It was one heck of a dramatic tank ride.

There was CNN's Walt Rodgers yesterday morning, driving with the 7th Cavalry toward Baghdad amid small-arms fire. The screen was filled with a single tank on the move as Rodgers kept up a running commentary.

The reason: Rodgers had agreed not to show a broader picture to avoid giving away the unit's position. When they approached some mosques and other identifiable features, Rodgers had the cameraman turn the lens back on him. But there was still something gripping as you sensed the soldiers closing in on the Iraqi capital.

A few moments later, CNN played audio of the division commander's wife talking about her confidence in her husband. That felt like a staged attempt at emotion. Well, it's television.

Another striking moment in mid-afternoon, with reports -- but no pictures -- that U.S. forces were fighting at Saddam International Airport. Fox had Geraldo Rivera -- in Kuwait, after agreeing to leave the war zone for blabbing sensitive information -- talking about how this could be the beginning of the end for the "ruthless regime."

Suddenly anchor Shepard Smith interrupted him. According to an embedded ABC reporter who was "on the tarmac," he said, "Saddam airport is now the property of coalition forces."

We surfed over to ABC, but the network was showing "General Hospital," at least in Washington. The only confirmation we could get was at "Breaking News: Saddam Airport Taken."

After two weeks of vivid footage of soldiers at war, it seemed strangely disorienting not to have live pictures of the airport seizure. But in war, television is sometimes like radio, and that did nothing to diminish the significance of allied forces being 10 miles from Baghdad.

On NPR, Anne Garrels said Iraqi officials were losing touch with reality, insisting that U.S. troops were at least 100 miles away.

Later came word that U.S. forces had wounded a mother and infant in a taxi that refused to stop at a checkpoint. CNN's Sanjay Gupta, who is also a neurosurgeon, assisted in an operation on the 2-year-old, who unfortunately died. "Medically and morally, I felt it was the right thing to do," Gupta reported.

By evening, as analysts were speculating about what would happen in Baghdad, "Crossfire" was asking: "World War Four?" And we were no longer sure.

Before midnight, CNN's Jamie McIntyre was quoting a defense official as saying that the U.S. might install a new government before the war ends. Hmmm.

Now this morning I see on MSNBC that American troops have found thousands of boxes of "suspicious" white powder -- doesn't sound like sugar -- along with nerve-agent antidote. And here's Walt Rodgers again, talking about the 7th Cav engaged in "extraordinarily heavy fighting" near the airport. This thing may not be over yet.

USA Today frames the question:

"What transpires over the next several weeks will almost certainly define the U.S.-led invasion of Iraq. If it goes well for the attackers, the coalition will find Saddam, minimize military and civilian casualties and discover deadly weapons caches that could vindicate the U.S. decision to invade.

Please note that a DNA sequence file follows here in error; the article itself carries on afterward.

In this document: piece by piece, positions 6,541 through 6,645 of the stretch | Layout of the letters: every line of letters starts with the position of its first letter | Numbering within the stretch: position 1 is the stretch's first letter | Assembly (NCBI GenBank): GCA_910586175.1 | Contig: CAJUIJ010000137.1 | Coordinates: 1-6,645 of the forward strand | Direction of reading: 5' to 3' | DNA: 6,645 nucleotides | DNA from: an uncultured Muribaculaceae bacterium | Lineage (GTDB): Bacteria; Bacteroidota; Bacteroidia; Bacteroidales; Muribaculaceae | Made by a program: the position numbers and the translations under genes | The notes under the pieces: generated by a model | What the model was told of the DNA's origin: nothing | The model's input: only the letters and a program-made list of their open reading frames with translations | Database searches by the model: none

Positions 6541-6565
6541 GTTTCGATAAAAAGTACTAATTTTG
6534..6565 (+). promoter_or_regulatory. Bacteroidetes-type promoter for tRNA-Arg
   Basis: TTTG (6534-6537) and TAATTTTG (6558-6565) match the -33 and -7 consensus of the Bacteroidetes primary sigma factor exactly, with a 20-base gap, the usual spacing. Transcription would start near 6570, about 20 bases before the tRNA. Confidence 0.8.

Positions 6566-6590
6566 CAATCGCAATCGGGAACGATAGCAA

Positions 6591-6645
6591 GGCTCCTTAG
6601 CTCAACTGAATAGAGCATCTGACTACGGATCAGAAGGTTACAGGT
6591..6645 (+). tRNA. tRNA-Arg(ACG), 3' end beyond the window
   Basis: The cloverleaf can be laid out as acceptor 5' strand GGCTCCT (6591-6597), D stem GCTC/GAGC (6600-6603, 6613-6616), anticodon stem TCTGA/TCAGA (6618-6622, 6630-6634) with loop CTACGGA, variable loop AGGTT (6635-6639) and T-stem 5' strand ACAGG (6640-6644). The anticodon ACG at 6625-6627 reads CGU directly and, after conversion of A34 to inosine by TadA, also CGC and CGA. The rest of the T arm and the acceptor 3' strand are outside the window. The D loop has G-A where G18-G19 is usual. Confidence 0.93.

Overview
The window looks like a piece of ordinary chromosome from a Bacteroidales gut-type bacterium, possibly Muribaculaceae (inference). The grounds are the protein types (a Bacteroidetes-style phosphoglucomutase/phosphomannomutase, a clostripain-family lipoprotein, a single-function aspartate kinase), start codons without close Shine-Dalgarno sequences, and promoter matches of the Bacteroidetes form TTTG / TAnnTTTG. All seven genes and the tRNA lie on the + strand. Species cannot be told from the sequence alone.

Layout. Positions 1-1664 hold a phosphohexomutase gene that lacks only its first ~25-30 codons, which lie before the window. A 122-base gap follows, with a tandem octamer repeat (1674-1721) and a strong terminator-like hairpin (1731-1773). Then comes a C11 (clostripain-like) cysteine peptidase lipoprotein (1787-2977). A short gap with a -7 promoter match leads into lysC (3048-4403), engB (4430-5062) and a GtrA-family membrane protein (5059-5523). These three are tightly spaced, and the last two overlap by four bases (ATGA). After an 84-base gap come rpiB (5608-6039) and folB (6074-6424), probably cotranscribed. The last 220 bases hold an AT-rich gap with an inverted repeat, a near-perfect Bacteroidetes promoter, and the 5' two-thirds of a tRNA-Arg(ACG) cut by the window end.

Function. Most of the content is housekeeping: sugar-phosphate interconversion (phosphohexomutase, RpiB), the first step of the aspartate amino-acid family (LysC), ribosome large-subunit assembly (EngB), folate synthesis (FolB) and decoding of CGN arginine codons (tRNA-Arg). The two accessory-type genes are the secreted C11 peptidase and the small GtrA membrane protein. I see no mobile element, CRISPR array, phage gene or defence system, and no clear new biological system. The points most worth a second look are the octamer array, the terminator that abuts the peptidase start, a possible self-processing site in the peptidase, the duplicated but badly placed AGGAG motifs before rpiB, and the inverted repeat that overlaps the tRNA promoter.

"But if things go as Saddam and his inner circle hope, Iraqi defenders will take advantage of the capital's close quarters to erode the allies' technological superiority and inflict mounting casualties on U.S.-led troops pinned down in city streets. Caught between the combatants will be Iraqi citizens, whose mounting death toll will further enrage world opinion, making continuation of the war politically difficult -- perhaps impossible."

The New York Times offers this analysis: "The American strategy at this point is to maintain the military momentum and the psychological pressure on Saddam Hussein and his forces. To take on the Iraqis the Americans can be expected to isolate the city and cut off the routes from the capital. .{sbquo}.{sbquo}.

"At the same time, the United States military has begun an intensive psychological operations campaign, with the capital's population as its target. The message is that Mr. Hussein's government is finished and that the United States has no interest in negotiating with the remaining Iraqi authorities."

The Los Angeles Times,1,7584180.story?coll=la%2Dhome%2Dheadlines has the just-declare-victory story:

"The Pentagon hopes to topple the Iraqi leadership without a full-scale invasion of Baghdad by seizing the nation's key levers of power and installing a new interim government even before Saddam Hussein's regime has been deposed, military and administration officials said yesterday.

"The goal of the plan is to isolate Hussein's regime and make it 'irrelevant' to the Iraqi people even if the Iraqi president or other key members of his government remain holed up in the capital."

The Wall Street Journal paints the challenges for the prez:

"Now in 'the last 200 yards' of the march toward Baghdad, President Bush has drawn tantalizingly close to his goal of ousting Saddam Hussein. But the challenges Iraq poses to his own presidency are only beginning.

"In the next few days, Mr. Bush will discover whether his gamble in pressing a military confrontation will foreclose Iraq's use of weapons of mass destruction -- or provoke it. He will learn whether resistance in Baghdad will crumble -- or trigger a level of bloodshed that could inflame the Arab world. Then he will face disputes about postwar Iraq within his administration and the international coalition that have important implications for U.S. diplomacy and 2004 politics alike."